You’d expect that an album with a lyric like that would be an unremittingly bleak affair, but Fucked Up’s Dose Your Dreams isn’t a sad wallow in hopelessness. It’s a deeply urgent, often beautiful, and furious record.

Fucked Up have never been hardcore traditionalists. Even as far back as 2006’s Hidden World, they were incorporating string arrangements into their molten blasts of larynx-shredding punk. Saxophones, ambient interludes, psychedelia, pastoral flute music, dance beats, concept albums: The Toronto band have played with just about every “indulgent rock band” trope imaginable without it compromising their sound. Dose Your Dreams takes that kitchen-sink approach to a glorious extreme. Ashley Naftule

The Slackers
Wednesday, December 5
The Van Buren

Ska! Say it. Sounds funny, huh? And not just because the genre has become one of the most beloved-turned-maligned styles in history since disco. Ska, at its core, is unpretentious, buoyant, and just plain goofy. But it has deep soul and jazz attached to its calypso roots, a fact that hasn't been forgotten by the Slackers. Formed 15 years ago in New York City – then a hotbed for retrofitted ska – the horn-packing sextet eventually signed to Epitaph Records (and, later, Rancid's Hellcat imprint), releasing a string of discs featuring singer Glen Pines's impassioned rasp that paid homage to the traditional ska and rocksteady eras of the Skatalites and the Paragons. The group's various albums in recent years are solid slabs of Slackers that integrates '60s R&B and Bo Diddley stomp, as well as some deadly serious protest lyrics. Fads and punchlines may come and go, but the Slackers abide. Jason Heller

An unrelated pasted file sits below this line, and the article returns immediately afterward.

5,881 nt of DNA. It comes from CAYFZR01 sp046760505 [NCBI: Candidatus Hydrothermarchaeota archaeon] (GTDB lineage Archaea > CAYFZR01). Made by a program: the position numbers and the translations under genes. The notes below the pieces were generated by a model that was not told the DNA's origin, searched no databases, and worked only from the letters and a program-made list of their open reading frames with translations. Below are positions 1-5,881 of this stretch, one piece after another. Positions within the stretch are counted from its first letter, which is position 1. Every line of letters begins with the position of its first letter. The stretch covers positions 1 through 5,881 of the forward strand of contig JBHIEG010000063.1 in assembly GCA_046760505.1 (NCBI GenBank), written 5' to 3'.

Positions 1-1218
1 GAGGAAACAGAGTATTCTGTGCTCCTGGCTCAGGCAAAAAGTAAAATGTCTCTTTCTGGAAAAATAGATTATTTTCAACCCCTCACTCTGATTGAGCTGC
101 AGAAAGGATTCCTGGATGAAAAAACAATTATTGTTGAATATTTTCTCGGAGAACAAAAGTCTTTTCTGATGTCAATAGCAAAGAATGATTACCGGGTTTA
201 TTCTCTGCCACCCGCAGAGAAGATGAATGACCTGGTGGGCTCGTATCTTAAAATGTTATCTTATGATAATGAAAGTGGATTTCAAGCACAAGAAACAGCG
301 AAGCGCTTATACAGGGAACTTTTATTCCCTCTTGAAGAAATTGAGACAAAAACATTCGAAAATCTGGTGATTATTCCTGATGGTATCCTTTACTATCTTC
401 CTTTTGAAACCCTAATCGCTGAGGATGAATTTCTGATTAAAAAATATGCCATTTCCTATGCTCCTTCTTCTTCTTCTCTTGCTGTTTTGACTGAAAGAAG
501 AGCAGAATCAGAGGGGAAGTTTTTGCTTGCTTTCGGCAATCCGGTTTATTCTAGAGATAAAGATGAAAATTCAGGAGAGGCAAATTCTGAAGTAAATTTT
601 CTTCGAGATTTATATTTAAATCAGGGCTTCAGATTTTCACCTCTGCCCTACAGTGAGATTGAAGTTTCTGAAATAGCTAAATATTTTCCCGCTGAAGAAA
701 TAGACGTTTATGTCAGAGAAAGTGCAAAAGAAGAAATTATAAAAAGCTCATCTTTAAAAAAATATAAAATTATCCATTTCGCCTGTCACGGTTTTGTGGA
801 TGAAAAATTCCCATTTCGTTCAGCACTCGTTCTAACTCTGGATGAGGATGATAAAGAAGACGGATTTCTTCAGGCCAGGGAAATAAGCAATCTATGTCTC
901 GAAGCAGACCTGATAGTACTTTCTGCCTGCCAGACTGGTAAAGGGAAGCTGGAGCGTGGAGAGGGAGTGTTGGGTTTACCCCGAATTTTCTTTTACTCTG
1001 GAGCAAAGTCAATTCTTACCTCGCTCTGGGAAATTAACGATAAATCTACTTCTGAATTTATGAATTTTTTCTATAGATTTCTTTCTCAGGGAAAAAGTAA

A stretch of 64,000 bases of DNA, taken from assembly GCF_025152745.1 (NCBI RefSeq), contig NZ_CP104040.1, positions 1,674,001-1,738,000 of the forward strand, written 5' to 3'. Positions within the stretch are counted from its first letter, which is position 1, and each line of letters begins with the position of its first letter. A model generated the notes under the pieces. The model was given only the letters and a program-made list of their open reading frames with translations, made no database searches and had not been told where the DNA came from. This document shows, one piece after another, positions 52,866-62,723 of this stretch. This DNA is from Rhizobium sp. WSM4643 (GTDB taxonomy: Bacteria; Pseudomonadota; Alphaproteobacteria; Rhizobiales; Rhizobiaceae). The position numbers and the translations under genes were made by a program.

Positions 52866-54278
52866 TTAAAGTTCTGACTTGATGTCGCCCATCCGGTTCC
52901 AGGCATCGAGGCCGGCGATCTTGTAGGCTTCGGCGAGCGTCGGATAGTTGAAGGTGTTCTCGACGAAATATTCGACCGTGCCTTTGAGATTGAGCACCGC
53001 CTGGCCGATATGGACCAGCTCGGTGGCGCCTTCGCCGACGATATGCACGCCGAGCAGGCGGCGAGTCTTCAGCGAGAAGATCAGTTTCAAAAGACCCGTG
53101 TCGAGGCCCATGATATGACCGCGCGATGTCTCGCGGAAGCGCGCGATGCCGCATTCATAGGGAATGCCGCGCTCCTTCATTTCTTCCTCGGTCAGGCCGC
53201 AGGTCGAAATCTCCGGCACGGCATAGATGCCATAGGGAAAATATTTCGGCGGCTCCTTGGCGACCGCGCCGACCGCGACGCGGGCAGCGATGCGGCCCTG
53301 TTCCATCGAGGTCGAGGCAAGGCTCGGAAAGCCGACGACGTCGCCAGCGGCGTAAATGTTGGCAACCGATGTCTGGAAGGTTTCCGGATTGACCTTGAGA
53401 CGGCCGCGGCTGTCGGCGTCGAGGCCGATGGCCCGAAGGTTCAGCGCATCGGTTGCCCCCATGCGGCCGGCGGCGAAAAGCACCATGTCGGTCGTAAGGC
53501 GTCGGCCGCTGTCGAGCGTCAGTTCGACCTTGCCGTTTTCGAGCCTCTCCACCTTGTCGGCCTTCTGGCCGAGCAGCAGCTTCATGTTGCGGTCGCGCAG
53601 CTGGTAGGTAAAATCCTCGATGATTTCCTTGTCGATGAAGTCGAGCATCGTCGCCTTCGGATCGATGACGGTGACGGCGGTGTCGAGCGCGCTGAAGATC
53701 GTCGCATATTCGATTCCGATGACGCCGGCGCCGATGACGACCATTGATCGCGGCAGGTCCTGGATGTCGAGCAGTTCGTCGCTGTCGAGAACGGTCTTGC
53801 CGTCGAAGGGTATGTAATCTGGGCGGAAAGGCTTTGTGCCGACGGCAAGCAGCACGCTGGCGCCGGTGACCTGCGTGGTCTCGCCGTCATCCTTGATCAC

Dave Wakeling of The English Beat.EXPAND
Dave Wakeling of The English Beat.
Hunt Emerson

The English Beat
Wednesday, December 5
Marquee Theatre in Tempe

In the beginning (i.e., 1978), the music gods created The Beat. And verily, the firmament known as Birmingham, England, brought forth a mighty 2-tone ska revivalist group, infused with sped-up reggae beats and poppy dancehall sounds and fronted by co-vocalists Dave Wakeling and Ranking Roger. And it was good. Their music spread forth a host of chart-topping singles unto the Earth, such as "Mirror in the Bathroom" and "Hands Off ... She's Mine," spreading joy throughout the British Isles and all of creation (including the U.S., where they were known as "The English Beat"). After the band's breakup in 1983 wiped their music from the land, a one-night reunion at Royal Albert Hall 20 years later eventually led its members to become fruitful and multiply into two separate ska bands, each unleashing the same ska-heavy hits: The Beat (led by Roger and located in the U.K.), and The English Beat, featuring Wakeling and touring the States. And it is still good. Benjamin Leatherman